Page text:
COVER

Foo Fighters

Take a Trip to Studio 666

By Gabby Sgherri

F

Fortunately, I’ve never had Lionel Richie come in and fucking scare the shit out of me,” Dave Grohl says to me via Zoom referencing a scene in the Foo Fighters’ new horror film, Studio 666, set to release on February 25th. The film begins with the band being pressured by their label’s chief executive (played by Jeremy Shill) to deliver their 10th studio album—which we now know as Medicine at Midnight—but Grohl is struggling with writer’s block. The aforementioned scene features Lionel Richie interrupting Grohl’s rendition of “Hello” to tell him “that’s my fucking song”, and he needs to get his own. “I have to be honest I have never really experienced writer’s block and I think it’s because I don’t have to write songs all the time,” says Grohl before laughing. “We go into the studio to make a record when we’re ready to make a record and even if we were to walk into a studio with nothing prepared it’s not that hard for the 6 of us to collaborate and come up with something.” Considering Studio 666 is fictional, it’s expected the plot wasn’t inspired by real events but it’s the first of many truths divulged by Grohl throughout our conversation proving life does not always imitate art—said art, this time around for the band, being a horror film.

The plot continues with the Foo Fighters deciding they need a change of scenery and they decide to record their upcoming album in an abandoned Encino mansion, found for them by a real estate agent played by Leslie Grossman. They’re not the only house guests as the house is haunted by the spirit of the lead singer of the fictional rock band Dream Widow, who years before became possessed and murdered all of his bandmates before ultimately killing himself. The Encino house the movie is shot in is where the Foo Fighters recorded their Medicine at Midnight album and they had originally planned an untraditional rollout for the movie that coincided with the release of the album.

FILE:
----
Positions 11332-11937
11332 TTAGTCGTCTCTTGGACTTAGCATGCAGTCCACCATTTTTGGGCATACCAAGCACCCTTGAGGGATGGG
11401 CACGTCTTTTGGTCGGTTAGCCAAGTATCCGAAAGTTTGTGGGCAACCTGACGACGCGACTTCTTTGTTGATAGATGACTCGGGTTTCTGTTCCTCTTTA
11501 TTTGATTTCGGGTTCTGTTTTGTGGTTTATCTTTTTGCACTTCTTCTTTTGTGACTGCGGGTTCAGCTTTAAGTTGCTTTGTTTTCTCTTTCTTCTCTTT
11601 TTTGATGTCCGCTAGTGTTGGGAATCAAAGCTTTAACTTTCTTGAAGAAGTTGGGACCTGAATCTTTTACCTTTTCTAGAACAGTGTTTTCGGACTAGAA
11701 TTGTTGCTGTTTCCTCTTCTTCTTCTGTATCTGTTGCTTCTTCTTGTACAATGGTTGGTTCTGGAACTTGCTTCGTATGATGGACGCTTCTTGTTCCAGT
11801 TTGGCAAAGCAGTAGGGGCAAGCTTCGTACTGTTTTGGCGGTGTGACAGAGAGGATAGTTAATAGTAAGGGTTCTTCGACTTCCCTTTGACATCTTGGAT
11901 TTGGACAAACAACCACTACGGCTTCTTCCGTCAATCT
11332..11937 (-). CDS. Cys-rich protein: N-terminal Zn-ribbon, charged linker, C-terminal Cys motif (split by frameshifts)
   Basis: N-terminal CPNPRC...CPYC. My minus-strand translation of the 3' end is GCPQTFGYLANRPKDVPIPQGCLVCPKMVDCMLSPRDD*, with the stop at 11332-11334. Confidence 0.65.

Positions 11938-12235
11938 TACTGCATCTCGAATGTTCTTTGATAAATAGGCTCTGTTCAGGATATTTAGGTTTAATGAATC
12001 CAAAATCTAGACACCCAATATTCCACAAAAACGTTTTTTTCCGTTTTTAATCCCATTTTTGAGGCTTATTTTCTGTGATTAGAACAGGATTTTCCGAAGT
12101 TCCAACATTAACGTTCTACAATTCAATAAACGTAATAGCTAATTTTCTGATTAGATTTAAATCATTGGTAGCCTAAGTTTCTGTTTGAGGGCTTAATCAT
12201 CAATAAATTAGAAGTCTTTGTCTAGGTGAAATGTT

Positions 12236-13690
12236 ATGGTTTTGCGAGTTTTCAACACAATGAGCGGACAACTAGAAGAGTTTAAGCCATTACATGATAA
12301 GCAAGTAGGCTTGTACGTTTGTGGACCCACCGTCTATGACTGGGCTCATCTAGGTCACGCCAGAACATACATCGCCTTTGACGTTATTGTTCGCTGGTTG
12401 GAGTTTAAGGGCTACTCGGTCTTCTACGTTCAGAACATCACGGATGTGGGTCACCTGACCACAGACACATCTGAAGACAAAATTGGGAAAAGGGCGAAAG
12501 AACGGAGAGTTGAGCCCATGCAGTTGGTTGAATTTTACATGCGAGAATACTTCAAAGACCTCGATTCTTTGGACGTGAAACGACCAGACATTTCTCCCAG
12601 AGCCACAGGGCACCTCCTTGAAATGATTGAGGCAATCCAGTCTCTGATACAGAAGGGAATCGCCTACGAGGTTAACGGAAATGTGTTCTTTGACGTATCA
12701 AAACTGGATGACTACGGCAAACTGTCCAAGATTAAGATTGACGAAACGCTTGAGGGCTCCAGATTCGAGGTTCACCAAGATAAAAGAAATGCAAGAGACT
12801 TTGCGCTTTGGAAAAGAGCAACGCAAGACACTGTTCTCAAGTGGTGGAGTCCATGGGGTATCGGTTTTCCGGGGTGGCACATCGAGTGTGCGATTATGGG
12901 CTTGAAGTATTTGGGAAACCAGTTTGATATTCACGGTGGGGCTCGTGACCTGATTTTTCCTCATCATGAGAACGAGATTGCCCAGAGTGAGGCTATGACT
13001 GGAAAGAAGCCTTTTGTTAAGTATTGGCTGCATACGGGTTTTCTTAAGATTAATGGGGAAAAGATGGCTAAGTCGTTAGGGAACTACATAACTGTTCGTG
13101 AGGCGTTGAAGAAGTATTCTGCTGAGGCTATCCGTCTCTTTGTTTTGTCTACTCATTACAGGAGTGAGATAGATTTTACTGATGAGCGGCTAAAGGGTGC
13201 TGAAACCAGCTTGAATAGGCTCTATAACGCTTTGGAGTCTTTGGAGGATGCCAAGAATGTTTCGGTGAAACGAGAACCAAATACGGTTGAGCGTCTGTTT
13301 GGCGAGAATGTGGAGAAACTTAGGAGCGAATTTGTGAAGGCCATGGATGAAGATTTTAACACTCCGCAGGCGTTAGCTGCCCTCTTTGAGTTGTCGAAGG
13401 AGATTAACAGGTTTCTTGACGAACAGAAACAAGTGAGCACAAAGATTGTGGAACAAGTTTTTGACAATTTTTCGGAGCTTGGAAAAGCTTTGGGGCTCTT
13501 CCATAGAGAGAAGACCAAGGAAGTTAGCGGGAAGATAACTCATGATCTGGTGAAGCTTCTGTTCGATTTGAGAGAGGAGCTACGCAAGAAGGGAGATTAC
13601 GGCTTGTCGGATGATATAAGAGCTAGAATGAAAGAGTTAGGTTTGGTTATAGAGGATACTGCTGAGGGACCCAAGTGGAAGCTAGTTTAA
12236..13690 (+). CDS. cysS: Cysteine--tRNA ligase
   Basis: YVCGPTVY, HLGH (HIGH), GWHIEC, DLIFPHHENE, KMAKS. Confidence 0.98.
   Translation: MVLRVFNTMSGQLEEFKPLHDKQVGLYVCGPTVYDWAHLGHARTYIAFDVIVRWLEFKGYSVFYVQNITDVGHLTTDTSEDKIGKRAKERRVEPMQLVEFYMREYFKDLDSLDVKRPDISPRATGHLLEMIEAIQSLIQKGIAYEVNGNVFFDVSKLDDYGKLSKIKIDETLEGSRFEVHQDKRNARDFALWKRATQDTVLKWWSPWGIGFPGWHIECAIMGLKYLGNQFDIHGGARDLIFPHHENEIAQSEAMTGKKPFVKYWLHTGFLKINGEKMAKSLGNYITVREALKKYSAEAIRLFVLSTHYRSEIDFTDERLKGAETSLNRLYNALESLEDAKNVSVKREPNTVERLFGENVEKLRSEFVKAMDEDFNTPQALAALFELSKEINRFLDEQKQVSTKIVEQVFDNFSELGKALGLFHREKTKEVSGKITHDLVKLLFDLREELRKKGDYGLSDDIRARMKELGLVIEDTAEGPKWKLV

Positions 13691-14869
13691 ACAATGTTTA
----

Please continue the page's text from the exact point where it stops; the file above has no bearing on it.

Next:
Fortunately, I’ve never had Lionel Richie come in and fucking scare the shit out of me,” Dave Grohl says to me via Zoom referencing a scene in the Foo Fighters’ new horror film, Studio 666, set to release on February 25th. The film begins with the band being pressured by their label’s chief executive (played by Jeremy Shill) to deliver their 10th studio album—which we now know as Medicine at Midnight—but Grohl is struggling with writer’s block. The aforementioned scene features Lionel Richie interrupting Grohl’s rendition of “Hello” to tell him “that’s my fucking song”, and he needs to get his own. “I have to be honest I have never really experienced writer’s block and I think it’s because I don’t have to write songs all the time,” says Grohl before laughing. “We go into the studio to make a record when we’re ready to make a record and even if we were to walk into a studio with nothing prepared it’s not that hard for the 6 of us to collaborate and come up with something.” Considering Studio 666 is fictional, it’s expected the plot wasn’t inspired by real events but it’s the first of many truths divulged by Grohl throughout our conversation proving life does not always imitate art—said art, this time around for the band, being a horror film.